How to Troubleshoot and Repair a Washer That Has a Burning Smell
If you notice a burning smell while your washer is operating, it usually indicates that there is too much friction between parts in the machine. Noticing the point in the wash cycle when the smell happens can also help you narrow down the cause – is the burning smell happening during the spin cycle, or when the washer is trying to drain?
Using our repair guides, 3D renderings, and instructional videos can help you determine if your washer has a burning smell due to user error or because a part has failed. If you need to replace a part in your washer, we offer step-by-step details for accessing, removing, and installing the different parts.
Using This Page, You Will Be Able to Troubleshoot the Following Symptoms
- The washer has a burning smell when running, but drains properly
- The washer has a burning smell and won’t drain
Inspect These Common Issues First
If you notice a burning smell coming from your washer, be sure to check these common problem areas first. If this doesn’t resolve the issue, then move on to inspecting the individual washer parts, using our parts pages.
Is There a Fault Code?
Depending on your washer model, there may be a fault code or flashing light displayed. If there is a fault code showing up, this is the first item you should inspect. Your user manual will be able to tell you what the code or light means. If a part has failed, this can help point you in the right direction.
Is Your Washer Overloaded?
If your washer is overloaded with too many clothes, or heavy items like towels, it can put strain on the various components of your machine. Pumps, pulleys, and motors have to work harder when the machine is heavy and overloaded. This can cause those components to wear out faster than usual and may lead to a burning smell when they need replacement. Be sure not to overfill your washer and keep heavier items to a small load size.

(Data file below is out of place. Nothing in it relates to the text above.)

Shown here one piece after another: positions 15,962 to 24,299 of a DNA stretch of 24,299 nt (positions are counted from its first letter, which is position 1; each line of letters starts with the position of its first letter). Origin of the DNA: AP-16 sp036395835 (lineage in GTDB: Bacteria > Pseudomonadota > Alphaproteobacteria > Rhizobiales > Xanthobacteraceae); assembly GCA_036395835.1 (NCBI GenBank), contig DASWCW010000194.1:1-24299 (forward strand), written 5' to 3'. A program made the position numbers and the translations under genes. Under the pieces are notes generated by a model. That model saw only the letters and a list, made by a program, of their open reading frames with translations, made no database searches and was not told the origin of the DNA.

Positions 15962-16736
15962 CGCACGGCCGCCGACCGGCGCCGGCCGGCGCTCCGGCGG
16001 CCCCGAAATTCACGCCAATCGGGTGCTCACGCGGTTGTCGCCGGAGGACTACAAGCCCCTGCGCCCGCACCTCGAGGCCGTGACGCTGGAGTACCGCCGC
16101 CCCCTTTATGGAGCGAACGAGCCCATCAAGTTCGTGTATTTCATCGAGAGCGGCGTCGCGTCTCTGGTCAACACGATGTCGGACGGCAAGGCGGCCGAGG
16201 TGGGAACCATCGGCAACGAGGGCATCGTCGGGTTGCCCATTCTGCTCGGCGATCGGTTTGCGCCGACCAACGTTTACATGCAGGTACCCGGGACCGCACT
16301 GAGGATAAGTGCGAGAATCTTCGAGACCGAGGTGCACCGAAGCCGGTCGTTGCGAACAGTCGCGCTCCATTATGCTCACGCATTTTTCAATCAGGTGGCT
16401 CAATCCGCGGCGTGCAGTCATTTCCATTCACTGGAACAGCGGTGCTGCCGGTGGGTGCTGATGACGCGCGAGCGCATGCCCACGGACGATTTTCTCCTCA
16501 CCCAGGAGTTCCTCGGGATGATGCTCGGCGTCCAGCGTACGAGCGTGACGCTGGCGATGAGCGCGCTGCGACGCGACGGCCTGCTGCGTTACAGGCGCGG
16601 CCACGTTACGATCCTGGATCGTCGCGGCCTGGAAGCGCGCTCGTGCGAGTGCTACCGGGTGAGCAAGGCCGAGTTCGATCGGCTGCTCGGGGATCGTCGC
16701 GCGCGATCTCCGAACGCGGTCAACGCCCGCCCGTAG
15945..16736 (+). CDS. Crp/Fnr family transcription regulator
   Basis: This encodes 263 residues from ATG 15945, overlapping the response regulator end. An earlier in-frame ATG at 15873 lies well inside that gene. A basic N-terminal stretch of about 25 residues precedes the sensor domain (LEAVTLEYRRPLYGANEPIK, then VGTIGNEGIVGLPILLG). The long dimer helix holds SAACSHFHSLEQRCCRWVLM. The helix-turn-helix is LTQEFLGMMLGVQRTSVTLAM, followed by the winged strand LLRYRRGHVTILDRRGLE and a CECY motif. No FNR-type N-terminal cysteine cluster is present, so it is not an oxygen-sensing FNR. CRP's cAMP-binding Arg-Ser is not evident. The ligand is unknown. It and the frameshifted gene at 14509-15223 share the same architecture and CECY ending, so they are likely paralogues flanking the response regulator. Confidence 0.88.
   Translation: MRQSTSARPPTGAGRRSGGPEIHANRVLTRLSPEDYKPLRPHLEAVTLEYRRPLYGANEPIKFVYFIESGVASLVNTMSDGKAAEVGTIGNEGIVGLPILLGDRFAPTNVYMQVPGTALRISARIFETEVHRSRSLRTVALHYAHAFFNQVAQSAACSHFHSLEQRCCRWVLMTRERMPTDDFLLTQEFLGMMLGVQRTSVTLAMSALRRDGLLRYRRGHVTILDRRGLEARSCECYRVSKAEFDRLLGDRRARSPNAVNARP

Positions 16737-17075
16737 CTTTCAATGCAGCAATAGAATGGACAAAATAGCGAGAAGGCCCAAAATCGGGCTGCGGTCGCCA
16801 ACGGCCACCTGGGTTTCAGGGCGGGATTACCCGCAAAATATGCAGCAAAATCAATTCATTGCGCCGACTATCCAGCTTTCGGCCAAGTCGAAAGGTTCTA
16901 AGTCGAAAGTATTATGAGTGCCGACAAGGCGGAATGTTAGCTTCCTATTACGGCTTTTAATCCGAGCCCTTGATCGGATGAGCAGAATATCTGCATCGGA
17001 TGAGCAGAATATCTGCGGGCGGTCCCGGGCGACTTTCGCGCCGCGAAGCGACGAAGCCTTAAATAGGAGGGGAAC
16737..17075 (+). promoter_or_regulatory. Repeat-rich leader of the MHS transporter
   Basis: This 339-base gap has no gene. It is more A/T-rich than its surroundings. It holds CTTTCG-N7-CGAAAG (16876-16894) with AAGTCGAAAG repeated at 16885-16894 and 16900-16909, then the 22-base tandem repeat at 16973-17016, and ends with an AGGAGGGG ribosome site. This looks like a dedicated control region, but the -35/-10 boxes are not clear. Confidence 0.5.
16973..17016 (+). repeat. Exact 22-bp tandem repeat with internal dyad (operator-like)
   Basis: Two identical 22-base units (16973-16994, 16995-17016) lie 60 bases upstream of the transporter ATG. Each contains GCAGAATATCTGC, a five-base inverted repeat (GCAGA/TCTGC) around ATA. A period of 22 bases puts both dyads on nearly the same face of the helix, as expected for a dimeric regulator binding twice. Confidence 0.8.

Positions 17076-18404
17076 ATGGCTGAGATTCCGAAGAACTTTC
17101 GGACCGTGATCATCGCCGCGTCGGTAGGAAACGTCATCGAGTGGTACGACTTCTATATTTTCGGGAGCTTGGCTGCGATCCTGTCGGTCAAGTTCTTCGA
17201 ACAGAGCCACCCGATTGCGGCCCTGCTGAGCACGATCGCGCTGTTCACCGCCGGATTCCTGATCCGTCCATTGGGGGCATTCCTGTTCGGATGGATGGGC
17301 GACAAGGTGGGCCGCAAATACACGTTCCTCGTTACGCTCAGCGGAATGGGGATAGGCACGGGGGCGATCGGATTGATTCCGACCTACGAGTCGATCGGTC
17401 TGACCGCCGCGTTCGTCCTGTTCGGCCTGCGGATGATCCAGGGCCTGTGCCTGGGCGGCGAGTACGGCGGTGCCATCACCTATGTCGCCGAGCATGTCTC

Check out this video on how to properly load a washer:
Common Parts You May Need to Replace
The parts listed below are the most common causes of a burning smell in your washer. More resources – such as part descriptions, 3D images, videos, and installation instructions – are available on the individual part pages.
- Drive Belt Also known as a spin belt, this part helps to spin the basket in your washer. When a belt fails, there may be a burning smell and your tub won’t spin.
- Pump Belt Some top-load washer models use a belt to operate the drain pump. If the pump belt fails, there will be a burning rubber smell and your washer may not drain.
- Idler Pulley Wheel and Arm The idler pulley assembly applies the proper tension to the drive and/or pump belt in your washer. If this assembly becomes seized, the belt(s) will overheat and cause a burning smell.
- Glide and Spring Some top-load washer models use a glide and spring arrangement to provide tension for the belts. If the glide(s) wear out, there will be too much friction and the belt(s) will overheat, which causes the burning smell.
- Motor Pulley The belts in your washer are wrapped around the motor pulley. If there is too much friction between the belts and the pulley, it can result in a burning smell.
- Drain Pump The drain pump removes the water from your washer after the various cycles. If you notice a burning smell while the machine is draining, the drain pump may be seized or clogged.
- Direct Drive Motor Coupling This coupling transfers power from the motor to the transmission in your washer. Over time, it can wear out and the plastic pieces will experience too much friction as they slide and vibrate.
- Clutch Assembly The clutch assembly latches the washer tub to the transmission, to allow the tub to spin. You will know the clutch assembly has worn if you hear scraping sounds during spin cycles, there’s a burning smell, and there is brake dust under the machine.
- Drive Motor The drive motor is used to operate different cycles in your washer, such as agitating or spin cycles. If the motor is failing, it may overheat, which will cause a burning smell. A failing motor will also make a humming or buzzing sound when starting up.